I always thought diving instruction was a job farang can do but maybe it's a discretionary position on the islands and is actually reserved for thai nationals?

In my opinion,  and I have only been here on Phuket Island non-stop for 10 years, it is all about having a WorkPermit.
Period.
If anyone tells You anything else,  ask them how long they have lived in Thailand.
Almost every single non-Thai that I knew 9-10 years ago in Phuket has disappeared from here,  either going-back-home, or being arrested and then deported for working without a WorkPermit.
Don't depend on the Company You work at (or hope to work at)  to supply You with a WorkPermit.
Almost no Thai Owned Company has the 2 Million Baht in stock per Non-Thai employee.
Get your'own personal WorkPermit,  and enjoy working,  and living in wonderland Siam.
aloha

Recently I saw a Thai company for sale with 2 work permits
A shelf company
What could I do with this if I bought it?
It was 15,000 baht
Could I use as a springboard to setting an actual trading company or just pay taxes annually for having a shelf company ?

yes you are right

not easy

I have had a work permit 6 years now and know all the angles

penalties here now for no work permit are black listed and dont come back to 10 years

every year reapply

every 90 days show my face at Immigration

pay tax

pay social

and the beat goes on

do your homework

you cannot transfer a work permit

its a scam

run away

I have been here for 4 years and recently was offered a job teaching factory managers English at a language school
This would have been for 6 hours per week in the evenings.
Wanted to apply for a work permit but all the hoops to jump through for the permit just did not make it worthwhile.
it was definitely not for the money as that was peanuts but the mental challenge  was my reason and it would also keep me busy in the evenings for a few hours a week.
Thus I now watch TV again instead of enjoying myself teaching and I have never been a teacher but did give law lectures at a large company in SA for Senior Security staff
I feel that Thailand can make the application process for certain visas a bit less complicated and then each labour office and Immigration office has their own rules
But i love Thailand and will live the rest of my life here

villagefarang :

I didn’t say you were but companionship tends to play a role at some point for most people.  People fall in love and dream of moving here at some point or they move here for work or a multitude of other reasons and end up falling in love.  Companionship is more available here for many people than back home and loneliness is a great motivator.  Not many people spend twenty years single in Thailand like I did, but it can and does happen.

A bit off-topic here, but anyone who can live singly, anywhere, for 20 years, obviously has no co-dependency issues, nor any loneliness voids to be filled, by the physical presence of a live-in companion, possesses a very unique repertoire of personal characteristics. 

Indeed, when a companion eventually came/comes into such a person's life, it certainly happens for more (across-the-board) "substantial" reasons, than the norm. Good for you, VF.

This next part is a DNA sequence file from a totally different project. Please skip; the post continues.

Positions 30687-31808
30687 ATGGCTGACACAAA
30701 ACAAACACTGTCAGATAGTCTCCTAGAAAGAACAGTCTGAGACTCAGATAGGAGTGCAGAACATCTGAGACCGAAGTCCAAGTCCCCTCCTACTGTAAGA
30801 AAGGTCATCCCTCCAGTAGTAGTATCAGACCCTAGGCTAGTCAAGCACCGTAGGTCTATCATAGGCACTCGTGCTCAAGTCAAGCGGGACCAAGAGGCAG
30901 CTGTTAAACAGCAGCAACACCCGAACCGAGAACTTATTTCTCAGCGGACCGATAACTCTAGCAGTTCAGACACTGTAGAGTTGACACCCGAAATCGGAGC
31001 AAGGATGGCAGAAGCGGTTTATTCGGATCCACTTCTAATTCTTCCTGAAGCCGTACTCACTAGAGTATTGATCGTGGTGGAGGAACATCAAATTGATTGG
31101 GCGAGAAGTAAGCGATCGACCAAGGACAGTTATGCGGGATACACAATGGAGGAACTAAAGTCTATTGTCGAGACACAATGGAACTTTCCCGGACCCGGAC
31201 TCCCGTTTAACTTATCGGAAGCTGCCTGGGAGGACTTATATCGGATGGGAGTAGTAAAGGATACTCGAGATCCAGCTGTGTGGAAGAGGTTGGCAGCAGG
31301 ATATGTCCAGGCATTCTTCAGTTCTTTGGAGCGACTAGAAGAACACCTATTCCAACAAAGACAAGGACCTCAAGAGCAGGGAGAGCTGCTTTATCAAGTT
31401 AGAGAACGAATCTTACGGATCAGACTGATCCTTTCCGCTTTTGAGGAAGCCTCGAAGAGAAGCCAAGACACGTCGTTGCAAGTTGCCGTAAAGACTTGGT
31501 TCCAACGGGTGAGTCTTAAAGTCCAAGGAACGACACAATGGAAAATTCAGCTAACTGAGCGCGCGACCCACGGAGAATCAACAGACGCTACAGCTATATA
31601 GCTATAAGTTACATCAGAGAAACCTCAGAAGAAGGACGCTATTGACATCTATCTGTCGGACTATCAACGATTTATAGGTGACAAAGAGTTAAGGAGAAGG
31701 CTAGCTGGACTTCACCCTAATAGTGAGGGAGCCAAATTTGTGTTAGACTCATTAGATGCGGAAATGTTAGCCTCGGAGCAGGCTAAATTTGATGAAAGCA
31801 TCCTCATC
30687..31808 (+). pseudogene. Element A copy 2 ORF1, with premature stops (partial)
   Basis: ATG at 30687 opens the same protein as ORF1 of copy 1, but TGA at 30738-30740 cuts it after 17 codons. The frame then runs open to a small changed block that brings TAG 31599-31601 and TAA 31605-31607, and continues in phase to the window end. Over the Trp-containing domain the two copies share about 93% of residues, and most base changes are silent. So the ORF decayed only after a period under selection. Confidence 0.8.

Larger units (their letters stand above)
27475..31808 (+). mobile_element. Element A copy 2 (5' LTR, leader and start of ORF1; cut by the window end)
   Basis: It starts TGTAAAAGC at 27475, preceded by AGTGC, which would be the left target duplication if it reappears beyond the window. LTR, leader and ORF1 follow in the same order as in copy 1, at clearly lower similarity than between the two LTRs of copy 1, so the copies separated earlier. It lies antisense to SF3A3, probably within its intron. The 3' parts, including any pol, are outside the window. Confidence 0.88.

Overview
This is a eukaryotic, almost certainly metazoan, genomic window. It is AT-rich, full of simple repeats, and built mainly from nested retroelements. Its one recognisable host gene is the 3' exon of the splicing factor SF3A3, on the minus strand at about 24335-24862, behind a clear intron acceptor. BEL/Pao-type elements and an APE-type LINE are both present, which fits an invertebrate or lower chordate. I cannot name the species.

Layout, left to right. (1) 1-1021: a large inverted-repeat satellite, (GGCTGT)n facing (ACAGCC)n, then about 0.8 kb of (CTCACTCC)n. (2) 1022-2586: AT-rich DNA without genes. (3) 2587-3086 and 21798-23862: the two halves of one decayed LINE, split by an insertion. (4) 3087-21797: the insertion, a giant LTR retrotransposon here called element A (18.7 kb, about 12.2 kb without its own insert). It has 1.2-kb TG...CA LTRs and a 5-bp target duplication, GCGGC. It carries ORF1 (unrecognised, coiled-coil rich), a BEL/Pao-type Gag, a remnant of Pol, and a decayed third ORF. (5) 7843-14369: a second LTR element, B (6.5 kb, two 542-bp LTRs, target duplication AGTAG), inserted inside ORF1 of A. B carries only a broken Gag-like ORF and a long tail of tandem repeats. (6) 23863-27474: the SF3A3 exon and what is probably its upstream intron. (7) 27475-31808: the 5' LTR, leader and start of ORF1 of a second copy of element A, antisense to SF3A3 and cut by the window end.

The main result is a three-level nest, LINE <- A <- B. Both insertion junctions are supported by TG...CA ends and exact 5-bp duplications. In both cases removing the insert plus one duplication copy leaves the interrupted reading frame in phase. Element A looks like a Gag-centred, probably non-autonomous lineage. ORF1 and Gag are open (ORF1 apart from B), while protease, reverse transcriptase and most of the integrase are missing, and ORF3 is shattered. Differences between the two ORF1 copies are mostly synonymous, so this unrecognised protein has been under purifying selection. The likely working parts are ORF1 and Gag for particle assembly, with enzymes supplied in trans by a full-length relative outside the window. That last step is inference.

Anton&Jacky :

Damn! Villagefarang! More positive information please! :)

On behalf of VF, I submit ~ A Bachelor's degree (even in Basket-Weaving), together with a CELTA (best). or TEFL certification, is a shoe-in for a 30-40K-Baht/mo., English Teaching position, in Bangkok. And, that standard is regardless of the foreign English Teachers (Caucasian-like) nationality.

Obtaining a Thai Work-Permit is considerably easier, than with other professions in Thailand, simply due to the pronounced absence of the "protectionist" mentality, within the education industry of Thailand. Ok? :cheers:

I know of people who do not even have a degree and have only finished High school  but have a  Celta or TEFL qualification and who are teaching in Bkk earning 55 K a month.
I must admit that they come from South Africa which is considered an English speaking country.
At my age of 74 I have no interest in obtaining a TEFL etc qualification

barrytaylor :

I know of people who do not even have a degree and have only finished High school  but have a  Celta or TEFL qualification and who are teaching in Bkk earning 55 K a month.
I must admit that they come from South Africa which is considered an English speaking country.
At my age of 74 I have no interest in obtaining a TEFL etc qualification

I'm not looking to open a can of worms (off-topic) debate here, but FYI ~ only "whites" get away with working, without a "work permit", in Thailand. Just the facts.:cool:

In addition, we know highly-qualified (black) Africans, holding M.E. degrees, w/ both CELTA/DELTA certifications, and verifiable work experience, who manage to get a 30-40Kbaht/mo. English/Math/Science teaching position, but only when the school cannot find a Caucasian-like teacher, for the position. Also, a fact.

villagefarang :

I have had discussions in my town with more then a few Westerners who are Bar owners (or there wife/GF is).  Some have just walked away, gone broke.  Others would like to sell and get out of the business,  Most are either breaking even or loosing money, not many winners.  I can only offer sympathy.

I'll can bet you, a dollar to a dime, the vast majority of those farang bar owners, were forewarned, in advance, regarding the "fool"-heartiness of investing their life savings, into an historically-proven, bad investment venture. "The Rules of The Road" song certainly applies in their regard, eh? :cool: